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3. Find the square root of 1296, and prove. 4. Find the square root of 2916, and

prove. 5. What is the value of 7625? Prove. 6. What is the value of Ņ2025? Prove.

c. To find the Square Root, when it consists of an integer

of more than two figures, fc.

7. Find the square root of 105625, and

prove. 105625(3 Root of tens of 30%= 900 2 Root of units, tens.

Divisor 2.30=60)156 32 Root of tens.

2:30•2= 120 5 Root of units. 1.

4

325.325=105625 Pr. Divisor 2.320=640)3225

By 10th prin. 1. 2.320.5= 3200

{

52

25

[The method of finding a square root of a larger number of figures does not differ from that of the preceding case, except in slight changes in the numeration of the ranks of the root. See Numeration, p. 117, 1. 1. For instance, the 3 and 2 found at the beginning of the process, are at first considered as the root of tens and units OF TENS; but, as soon as they are found, they are taken together as the tens of the root ; and bringing down to the remainder [32] the first period [25], making 3225, we proceed to develop the root of the true units [5] as before. When there is a remainder after all the periods have been used, it shows that the number whose root is sought is an imperfect power. But we may find a number as near as desirable to the root by annexing periods of ciphers to the remainder, and thence developing roots for the tenths, hundredths, &c., always remembering, however, that all periods for finding square roots, after the first, consist of two figures; and also that we must always begin to mark off both ways at the place of units. Should a remainder occur at the close of the whole process, it must of course be added in, if the work is proved by involution. The following example exhibits a case of this nature :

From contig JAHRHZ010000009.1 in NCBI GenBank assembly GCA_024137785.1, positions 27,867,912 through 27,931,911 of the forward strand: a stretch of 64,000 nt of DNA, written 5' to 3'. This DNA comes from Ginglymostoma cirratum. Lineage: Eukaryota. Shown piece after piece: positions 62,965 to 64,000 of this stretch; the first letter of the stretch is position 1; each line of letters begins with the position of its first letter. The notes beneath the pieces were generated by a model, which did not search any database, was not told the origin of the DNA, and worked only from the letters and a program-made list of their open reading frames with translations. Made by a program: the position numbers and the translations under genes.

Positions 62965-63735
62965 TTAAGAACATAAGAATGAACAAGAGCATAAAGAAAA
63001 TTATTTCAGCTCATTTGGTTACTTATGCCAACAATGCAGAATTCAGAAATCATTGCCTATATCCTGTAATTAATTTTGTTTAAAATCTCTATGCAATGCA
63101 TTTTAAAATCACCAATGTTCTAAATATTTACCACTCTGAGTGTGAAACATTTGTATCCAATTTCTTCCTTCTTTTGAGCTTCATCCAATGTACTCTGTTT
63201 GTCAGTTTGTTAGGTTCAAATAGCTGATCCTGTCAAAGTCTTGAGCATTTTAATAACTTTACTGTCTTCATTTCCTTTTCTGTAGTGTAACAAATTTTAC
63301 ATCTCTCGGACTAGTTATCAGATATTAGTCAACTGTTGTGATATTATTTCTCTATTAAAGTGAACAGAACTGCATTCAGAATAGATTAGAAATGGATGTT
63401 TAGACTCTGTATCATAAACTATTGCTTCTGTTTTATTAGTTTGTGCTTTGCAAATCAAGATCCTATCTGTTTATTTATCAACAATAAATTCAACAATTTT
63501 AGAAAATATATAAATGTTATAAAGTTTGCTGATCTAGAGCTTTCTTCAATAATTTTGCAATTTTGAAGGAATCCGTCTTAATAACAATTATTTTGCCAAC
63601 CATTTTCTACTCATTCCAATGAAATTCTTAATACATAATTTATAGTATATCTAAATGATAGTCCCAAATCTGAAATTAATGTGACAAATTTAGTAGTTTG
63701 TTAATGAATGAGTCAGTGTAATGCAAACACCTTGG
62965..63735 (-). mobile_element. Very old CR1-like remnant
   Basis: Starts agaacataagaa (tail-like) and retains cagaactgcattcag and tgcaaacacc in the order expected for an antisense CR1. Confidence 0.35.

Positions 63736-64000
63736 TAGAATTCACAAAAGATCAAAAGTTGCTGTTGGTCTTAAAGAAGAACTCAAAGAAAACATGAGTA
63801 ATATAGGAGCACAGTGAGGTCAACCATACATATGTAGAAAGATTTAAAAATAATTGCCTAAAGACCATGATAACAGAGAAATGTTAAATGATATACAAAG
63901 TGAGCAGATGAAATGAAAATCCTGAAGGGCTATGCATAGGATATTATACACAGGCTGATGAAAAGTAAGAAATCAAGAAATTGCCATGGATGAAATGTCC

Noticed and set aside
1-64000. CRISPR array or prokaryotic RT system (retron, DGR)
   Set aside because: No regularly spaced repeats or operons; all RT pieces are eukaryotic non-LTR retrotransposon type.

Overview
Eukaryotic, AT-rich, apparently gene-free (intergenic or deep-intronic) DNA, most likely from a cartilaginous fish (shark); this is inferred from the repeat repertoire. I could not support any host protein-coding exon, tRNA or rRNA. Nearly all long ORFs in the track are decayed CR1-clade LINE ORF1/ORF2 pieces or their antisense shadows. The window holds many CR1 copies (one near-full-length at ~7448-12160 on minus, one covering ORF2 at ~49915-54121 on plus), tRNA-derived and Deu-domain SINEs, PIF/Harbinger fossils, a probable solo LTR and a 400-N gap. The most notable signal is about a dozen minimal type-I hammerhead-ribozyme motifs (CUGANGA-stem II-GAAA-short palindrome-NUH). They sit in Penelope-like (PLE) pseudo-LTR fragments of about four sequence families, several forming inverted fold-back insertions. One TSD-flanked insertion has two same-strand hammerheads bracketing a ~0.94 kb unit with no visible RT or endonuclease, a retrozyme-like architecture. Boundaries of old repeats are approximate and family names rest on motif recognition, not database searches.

8. Find the square root of 79238, and prove.

Root.
79238(2 Tens

of tens.
202=400 8 Units
Divisor, 2•20=40)392 28 Tens.

2:20.8= 320
s

1 Units. 1.

64

281 - Units.
Divisor 2•280=560)838 4 Tenths.

s
2•280•1= 560

28164 Approximate root.

1 Divisor 2.2810=5620)27700

2•2810•4= 22480 By 10th prin. 1.

{

16 Remainder, 52.04

42=

Proof 281-42 +52.04=79238.

9. Find the square root of 61504, and prove. 10. Find the square root of 43264, and prove.

11. Find the square root of 61928, to two places of decimals, and prove.

12. Find the square root of 363729-61, and prove.